Mr. Bluster

The wind has been boasting of its strength lately, trying to bully me back indoors. It has been flexing its muscle by pushing over trees, flinging limbs and branches to the ground, and throwing dust into the air obscuring the horizon from ground level to mountain top. It flies through the tree tops with a sound like rushing water. The trees sway and bend, breathing hard in the exertion of nature’s calisthenics.

The air is so thick with dust, that I wonder if I were to travel the sixty or so miles down the highway to the state line, would anything be there? Maybe all of northern New Mexico has traveled by air to this Colorado mountain valley. Certainly the wind has no regard for boundaries. It shows this disrespect in a most personal way when it chases smoke down the chimney into the house, making my eyes smart and my nose and throat burn.

When I was a girl, I imagined the wind was a result of the earth turning on its axis. Should that be the case, the earth is presently a whirling dervish spinning wildly in fits and starts.

I have planted my foot and informed the wind I’ll not be intimidated. I have spring gardening chores to do that will not wait until this tantrum passes. “Hey, Mr. Bluster, enough of this bad temper. Change your face. Your job is to usher winter out and escort spring in. Do it like a gentleman.”


About paulajwray

I am a writer and I live in the Rocky Mountains of southwest Colorado with my husband and a balding black cat. I write humor, flash fiction, creative non-fiction, inspirational essays, and poetry. When I'm not writing, making lists, or forcing a family member to listen to something I've written, I'm reading, gardening, or laughing with my friends. I also, occasionally, sit and stare.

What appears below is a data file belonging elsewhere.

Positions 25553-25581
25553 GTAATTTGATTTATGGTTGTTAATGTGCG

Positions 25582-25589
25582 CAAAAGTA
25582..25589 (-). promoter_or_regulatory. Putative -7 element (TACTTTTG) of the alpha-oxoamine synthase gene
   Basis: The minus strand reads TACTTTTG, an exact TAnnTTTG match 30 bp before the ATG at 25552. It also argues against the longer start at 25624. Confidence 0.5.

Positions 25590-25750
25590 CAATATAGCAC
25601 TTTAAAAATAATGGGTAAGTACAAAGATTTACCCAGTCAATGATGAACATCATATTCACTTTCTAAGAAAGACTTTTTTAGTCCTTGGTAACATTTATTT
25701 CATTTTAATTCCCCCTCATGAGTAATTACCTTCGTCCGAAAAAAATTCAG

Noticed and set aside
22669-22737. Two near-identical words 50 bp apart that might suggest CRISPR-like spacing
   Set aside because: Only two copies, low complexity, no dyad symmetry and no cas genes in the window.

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24 Responses to Mr. Bluster

  1. I like how the wind you describe has a personality!

    • Paula J says:

      Here where I live in this Colorado mountain valley, the wind, lake, snow. … They all seem to have personalities. They are characters in our story.

  2. Yes, please. Go on your merry way! So tired of this winter!

  3. Debbie Brown says:

    This made me smile! Thank you. 🙂

  4. Paula J says:

    Happy for your smile. Are you writing at all? That would make me smile.

  5. I love how you imagined the wind coming from the earth’s turn. Glad that didn’t occur to me as a child or it would have completely freaked me out.

  6. Your description was so vivid, it made me pull my sweater tighter!

    • Paula J says:

      The other day I got out of the car and went around to the back to unload my groceries and the wind blew my hood on to my head. Never had that happen before. Thanks for your comment.

  7. This is really beautiful. It gave me the best feeling while reading it. I needed a breath of “fresh air”.

  8. This is such great writing. You describe the wind so well I can almost feel it.

  9. Vanessa says:

    I’m not a fan of windy weather. It always leaves me feeling unsettled.

  10. I loved this! You tell that wind.

  11. Paula J says:

    Thank you. I’m so glad you liked it. Sometimes I just need to sass off, and the wind is handy right now.

  12. marcyl says:

    I love your description. You piece made me picture lovely Colorado. I’ve only been there once and would like to return. (After the wind died down!)

  13. Joe says:

    I love the wind, but then I like extreme weather in general, as long as no one get hurt.

  14. Larks says:

    Very cool, vivid descriptions. I especially liked the idea of the wind being the result of the earth turning on its axis.

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